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Basile, Anthony; D'Aquila, Jill M. – Journal of Education for Business, 2002
Accounting students received either traditional instruction (n=46) or used computer-mediated communication and WebCT course management software. There were no significant differences in attitudes about the course. However, computer users were more positive about course delivery and course management tools. (Contains 17 references.) (SK)
Descriptors: Accounting, Computer Assisted Instruction, Conventional Instruction, Courseware
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Hoell, Robert C.; Henry, Gordon O. – Journal of Education for Business, 2003
Electronic communications of human resource professionals and the content of 23 university human resource management courses were categorized using the Human Resource Certification Institute's body of knowledge. Differences between proportion of topics discussed and topics covered in curricula suggest some topics are over- or undertaught.…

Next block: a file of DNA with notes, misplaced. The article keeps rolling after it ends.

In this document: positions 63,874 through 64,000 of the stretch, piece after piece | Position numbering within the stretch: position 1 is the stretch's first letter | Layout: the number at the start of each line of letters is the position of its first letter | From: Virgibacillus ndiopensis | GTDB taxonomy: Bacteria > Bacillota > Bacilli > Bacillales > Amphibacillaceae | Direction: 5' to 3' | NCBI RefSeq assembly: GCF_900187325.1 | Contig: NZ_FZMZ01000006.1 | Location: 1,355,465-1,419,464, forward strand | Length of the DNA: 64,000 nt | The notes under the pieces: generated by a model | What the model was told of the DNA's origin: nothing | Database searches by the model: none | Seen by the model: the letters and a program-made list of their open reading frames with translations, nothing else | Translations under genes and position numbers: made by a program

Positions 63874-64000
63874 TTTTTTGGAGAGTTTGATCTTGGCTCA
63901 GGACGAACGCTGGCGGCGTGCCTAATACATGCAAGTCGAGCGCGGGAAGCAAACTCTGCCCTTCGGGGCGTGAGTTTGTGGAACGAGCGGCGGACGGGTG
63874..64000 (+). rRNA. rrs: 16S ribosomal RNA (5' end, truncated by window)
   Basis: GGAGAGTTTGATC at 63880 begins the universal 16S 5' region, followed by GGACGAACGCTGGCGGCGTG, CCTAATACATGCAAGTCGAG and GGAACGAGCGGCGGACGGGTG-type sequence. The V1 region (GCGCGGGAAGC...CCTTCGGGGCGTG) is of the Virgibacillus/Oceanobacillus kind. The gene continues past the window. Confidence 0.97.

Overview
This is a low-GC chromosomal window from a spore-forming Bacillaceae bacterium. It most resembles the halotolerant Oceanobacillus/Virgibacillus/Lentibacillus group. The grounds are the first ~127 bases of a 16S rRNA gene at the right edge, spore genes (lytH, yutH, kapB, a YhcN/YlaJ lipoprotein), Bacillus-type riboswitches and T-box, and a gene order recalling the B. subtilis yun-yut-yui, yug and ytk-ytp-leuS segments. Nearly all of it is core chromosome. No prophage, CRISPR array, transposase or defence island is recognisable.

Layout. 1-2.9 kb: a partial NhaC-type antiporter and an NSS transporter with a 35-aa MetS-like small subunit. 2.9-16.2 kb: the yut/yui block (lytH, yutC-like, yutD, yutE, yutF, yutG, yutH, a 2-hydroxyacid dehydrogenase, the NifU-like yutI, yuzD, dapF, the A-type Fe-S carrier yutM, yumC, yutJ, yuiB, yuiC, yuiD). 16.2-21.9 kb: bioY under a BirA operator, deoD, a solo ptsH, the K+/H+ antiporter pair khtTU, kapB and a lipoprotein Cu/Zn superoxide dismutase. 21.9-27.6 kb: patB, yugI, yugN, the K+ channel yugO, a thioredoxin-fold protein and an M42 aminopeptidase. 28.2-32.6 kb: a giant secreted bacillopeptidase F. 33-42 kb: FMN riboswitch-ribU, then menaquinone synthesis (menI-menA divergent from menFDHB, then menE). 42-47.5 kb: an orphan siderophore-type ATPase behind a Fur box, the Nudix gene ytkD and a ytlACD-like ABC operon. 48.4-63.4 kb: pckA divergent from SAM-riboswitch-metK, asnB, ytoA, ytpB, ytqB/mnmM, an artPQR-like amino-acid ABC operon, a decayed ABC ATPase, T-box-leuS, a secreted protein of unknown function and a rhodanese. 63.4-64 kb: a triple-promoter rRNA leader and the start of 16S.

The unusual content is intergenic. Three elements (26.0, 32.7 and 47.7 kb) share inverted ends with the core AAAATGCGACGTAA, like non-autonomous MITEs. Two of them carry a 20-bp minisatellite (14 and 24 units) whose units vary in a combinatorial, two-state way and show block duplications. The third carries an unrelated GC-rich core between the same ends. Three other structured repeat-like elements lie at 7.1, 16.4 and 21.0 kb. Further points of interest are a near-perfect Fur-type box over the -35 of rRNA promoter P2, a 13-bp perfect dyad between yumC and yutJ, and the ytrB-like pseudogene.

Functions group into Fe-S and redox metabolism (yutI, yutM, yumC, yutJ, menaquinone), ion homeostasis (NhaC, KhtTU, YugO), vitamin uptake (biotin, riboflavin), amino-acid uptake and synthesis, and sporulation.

Descriptors: College Curriculum, Course Content, Graduate Study, Higher Education
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Akan, Obasi Haki – Journal of Education for Business, 2005
By taking a postmodern ontology that elevates becoming over the modern ontology of being, the author of this article proposes a theory and describes a method that teachers can use to enhance students' cooperative learning of management principles. The author asserts that the social construction of learning groups is an effect of organizing…
Descriptors: Teaching Methods, Cooperative Learning, Learning Experience, Postmodernism